Blu-ray Review: Rosemary's Baby (2014)

STUDIO: Lionsgate | DIRECTOR: Agnieszka Holland | CAST: Zoe Saldana, Jason Isaacs, Pagtrick J. Adams, Carole Bouquet, Christina Cole
BLU-RAY & DVD RELEASE DATE: 8/19/2014 | PRICE: DVD $19.98, Blu-ray $19.99
BONUSES: two featurettes
SPECS: NR | 170 min. | Horror thriller | 1.78:1 widescreen | DTS-HD Master Audio 5.1/Dolby Digital 5.1 | English and Spanish subtitles

RATINGS (out of 5 dishes): Movie | Audio | Video | Overall


NBC’s two-part Rosemary’s Baby miniseries based on Ira Levin’s bestseller is nowhere near as effective, memorable, unsettling and—most importantly–subtle as Roman Polanski’s brilliant 1968 film adaptation. That said, it’s not without its pleasures, many of them revolving around the setting, which has been moved from the original’s Manhattan location to modern-day Paris.

Rosemary's Baby movie scene

Zoe Saldana in Rosemary's Baby

The core story remains essentially the same: a young couple– Rosemary (Zoe Saldana, Colombiana), a former dancer, and struggling novelist Guy (Patrick J. Adams, TV’s Suits)–moves to Paris with the hopes of putting Rosemary putting her miscarriage behind her and Guy being struck with some inspiration. After a series of strange and violent events, the couple finds themselves living in one of the city’s most luxurious addresses as the neighboring benefactors of a wealthy middle-aged couple (Harry Potter and the Deathly HallowsJason Isaacs and That Obscure Object of Desire‘s Carole Bouquet). But strangeness and violence continues to whirl about them, even as Rosemary finds herself happily pregnant again and Guy’s career begins to sour. Plagued by anxiety and illness, Rosemary becomes increasingly suspicious that her husband and French “friends” have ulterior motives for her unborn son. Did anyone say modern-day witches?

Fleshed out with a handful of secondary characters, liberal doses of gruesome violence and a handful of dream sequences and hallucinations, three three-hour-long production, again, loses some of the subtlety, growing menace and quiet chills that defined Polanski’s film, But seasoned director Agnieszka Holland (In Darkness) paces the story well and definitely knows where to place her camera, whether it’s tight on the performers in the confines of an apartment, or through a rippling pane of glass as increasingly devilish scenarios unspool. And the performances are uniformly fine, led by the devilishly debonair Isaacs and eternally beautiful Ms. Bouquet.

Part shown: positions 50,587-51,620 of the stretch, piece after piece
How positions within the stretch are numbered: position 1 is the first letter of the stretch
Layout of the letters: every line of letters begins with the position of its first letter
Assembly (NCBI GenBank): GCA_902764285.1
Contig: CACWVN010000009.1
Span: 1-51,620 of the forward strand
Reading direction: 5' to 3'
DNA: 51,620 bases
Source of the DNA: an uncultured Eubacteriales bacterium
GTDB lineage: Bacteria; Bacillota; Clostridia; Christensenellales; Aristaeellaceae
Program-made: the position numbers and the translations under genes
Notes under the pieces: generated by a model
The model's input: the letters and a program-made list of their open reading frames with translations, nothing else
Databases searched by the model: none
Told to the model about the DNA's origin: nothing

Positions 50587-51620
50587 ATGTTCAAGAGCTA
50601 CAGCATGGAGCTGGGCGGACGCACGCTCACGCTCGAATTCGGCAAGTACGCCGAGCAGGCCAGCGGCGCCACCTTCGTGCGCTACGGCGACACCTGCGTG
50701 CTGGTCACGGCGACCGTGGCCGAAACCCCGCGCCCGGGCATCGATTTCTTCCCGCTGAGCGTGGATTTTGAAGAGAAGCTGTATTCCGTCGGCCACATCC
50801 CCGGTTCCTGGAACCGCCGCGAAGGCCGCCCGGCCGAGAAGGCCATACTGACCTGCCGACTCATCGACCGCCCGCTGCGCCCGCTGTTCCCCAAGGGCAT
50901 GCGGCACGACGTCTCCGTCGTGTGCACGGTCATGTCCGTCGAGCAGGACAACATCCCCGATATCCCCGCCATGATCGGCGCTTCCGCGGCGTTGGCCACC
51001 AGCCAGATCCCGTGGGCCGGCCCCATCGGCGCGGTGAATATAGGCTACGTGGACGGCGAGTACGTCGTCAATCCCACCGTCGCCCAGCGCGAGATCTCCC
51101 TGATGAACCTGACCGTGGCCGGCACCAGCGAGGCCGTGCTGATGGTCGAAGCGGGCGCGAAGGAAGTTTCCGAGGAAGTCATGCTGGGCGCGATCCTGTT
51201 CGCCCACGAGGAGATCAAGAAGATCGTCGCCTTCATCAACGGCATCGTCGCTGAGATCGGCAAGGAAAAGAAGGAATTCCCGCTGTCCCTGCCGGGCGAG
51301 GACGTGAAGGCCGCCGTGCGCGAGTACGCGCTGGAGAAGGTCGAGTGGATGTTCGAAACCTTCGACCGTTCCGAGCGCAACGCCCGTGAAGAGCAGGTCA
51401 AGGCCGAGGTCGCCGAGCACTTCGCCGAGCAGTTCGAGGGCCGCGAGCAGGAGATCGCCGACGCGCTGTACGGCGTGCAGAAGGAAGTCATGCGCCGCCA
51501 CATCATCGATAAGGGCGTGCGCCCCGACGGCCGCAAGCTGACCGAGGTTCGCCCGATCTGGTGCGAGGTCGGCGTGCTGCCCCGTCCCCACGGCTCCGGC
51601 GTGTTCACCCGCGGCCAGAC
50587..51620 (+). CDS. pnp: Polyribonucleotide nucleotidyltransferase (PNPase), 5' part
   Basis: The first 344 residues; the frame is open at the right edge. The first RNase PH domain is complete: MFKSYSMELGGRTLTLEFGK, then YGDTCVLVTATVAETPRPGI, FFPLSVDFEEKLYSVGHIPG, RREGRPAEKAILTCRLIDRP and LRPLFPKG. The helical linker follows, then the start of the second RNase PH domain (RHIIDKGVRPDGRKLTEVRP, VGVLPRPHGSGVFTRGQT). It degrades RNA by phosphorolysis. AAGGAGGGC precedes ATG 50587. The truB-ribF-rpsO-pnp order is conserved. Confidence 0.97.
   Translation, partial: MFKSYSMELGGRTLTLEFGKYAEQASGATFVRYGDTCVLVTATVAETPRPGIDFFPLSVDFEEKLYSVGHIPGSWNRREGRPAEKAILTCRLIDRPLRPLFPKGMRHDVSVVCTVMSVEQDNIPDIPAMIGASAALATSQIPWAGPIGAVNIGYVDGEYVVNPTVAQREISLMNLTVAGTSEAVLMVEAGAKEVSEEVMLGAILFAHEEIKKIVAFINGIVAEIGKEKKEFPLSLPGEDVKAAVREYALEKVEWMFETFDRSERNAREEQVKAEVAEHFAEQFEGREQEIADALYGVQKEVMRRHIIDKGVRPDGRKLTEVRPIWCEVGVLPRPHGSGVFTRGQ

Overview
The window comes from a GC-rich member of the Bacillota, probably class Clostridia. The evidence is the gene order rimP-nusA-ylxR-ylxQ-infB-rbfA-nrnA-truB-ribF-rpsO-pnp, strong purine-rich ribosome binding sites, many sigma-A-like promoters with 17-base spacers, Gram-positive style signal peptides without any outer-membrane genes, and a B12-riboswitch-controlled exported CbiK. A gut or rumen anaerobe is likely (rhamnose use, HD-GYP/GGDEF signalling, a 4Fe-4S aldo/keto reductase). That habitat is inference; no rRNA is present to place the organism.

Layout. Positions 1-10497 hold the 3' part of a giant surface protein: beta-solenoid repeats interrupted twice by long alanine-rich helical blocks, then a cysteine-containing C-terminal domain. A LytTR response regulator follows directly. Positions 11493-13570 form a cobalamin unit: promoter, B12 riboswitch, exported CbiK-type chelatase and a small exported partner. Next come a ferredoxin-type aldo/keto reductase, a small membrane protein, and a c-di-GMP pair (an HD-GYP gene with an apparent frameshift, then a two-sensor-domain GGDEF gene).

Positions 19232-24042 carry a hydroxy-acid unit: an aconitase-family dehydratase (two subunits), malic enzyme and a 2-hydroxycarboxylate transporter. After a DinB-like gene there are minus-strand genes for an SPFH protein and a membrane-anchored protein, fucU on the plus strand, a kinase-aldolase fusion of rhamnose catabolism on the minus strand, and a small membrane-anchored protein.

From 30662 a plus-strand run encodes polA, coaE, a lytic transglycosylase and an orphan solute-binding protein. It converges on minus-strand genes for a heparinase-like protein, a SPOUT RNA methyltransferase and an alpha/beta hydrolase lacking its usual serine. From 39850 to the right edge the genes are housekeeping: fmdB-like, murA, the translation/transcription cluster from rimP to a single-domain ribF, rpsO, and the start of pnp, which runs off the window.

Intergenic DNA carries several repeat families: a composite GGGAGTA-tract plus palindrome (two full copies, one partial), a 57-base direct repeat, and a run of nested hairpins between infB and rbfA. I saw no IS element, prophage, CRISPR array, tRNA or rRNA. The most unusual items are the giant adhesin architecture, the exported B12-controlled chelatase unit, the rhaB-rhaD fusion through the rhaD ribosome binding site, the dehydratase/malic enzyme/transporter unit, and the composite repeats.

Bonus features on the Blu-ray include two featurettes, one offering comments and insights from the cast and director Holland, who exhibits enthusiasm (restrained enthusiasm, to be sure, but it’s there!) on describing her experiences on her first horror film. Jason Isaacs is the most engaging cast member, particularly when describing his time spent with co-star Carole Bouquet, whom he says was hailed like a queen wherever she was went in the city.

The great French production designer Anne Seibel (who’s been Woody Allen’s go-to woman for his recent French forays Midnight in Paris and Magic in the Moonlight) talks about her work in detailing the central apartment complex where most of the film’s interiors were shot. She also describes her wish to show Paris’s beauty, but not with the typical postcard shots that have been seen countless times. Some of Rosemary’s most strikingly visual sequences are set in a barge on the Seine River, in Paris’s skull-filled catacombs, and at Le Grand Véfour, the legendary 200-year-old restaurant where Napoleon famously romanced Josephine. Y’know, I’m thinking I want to shoot my next film in Paris. Yeah, definitely. Ooh la la.


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About Laurence

Founder and editor Laurence Lerman saw Alfred Hitchcock’s North by Northwest when he was 13 years old and that’s all it took. He has been writing about film and video for more than a quarter of a century for magazines, anthologies, websites and most recently, Video Business magazine, where he served as the Reviews Editor for 15 years.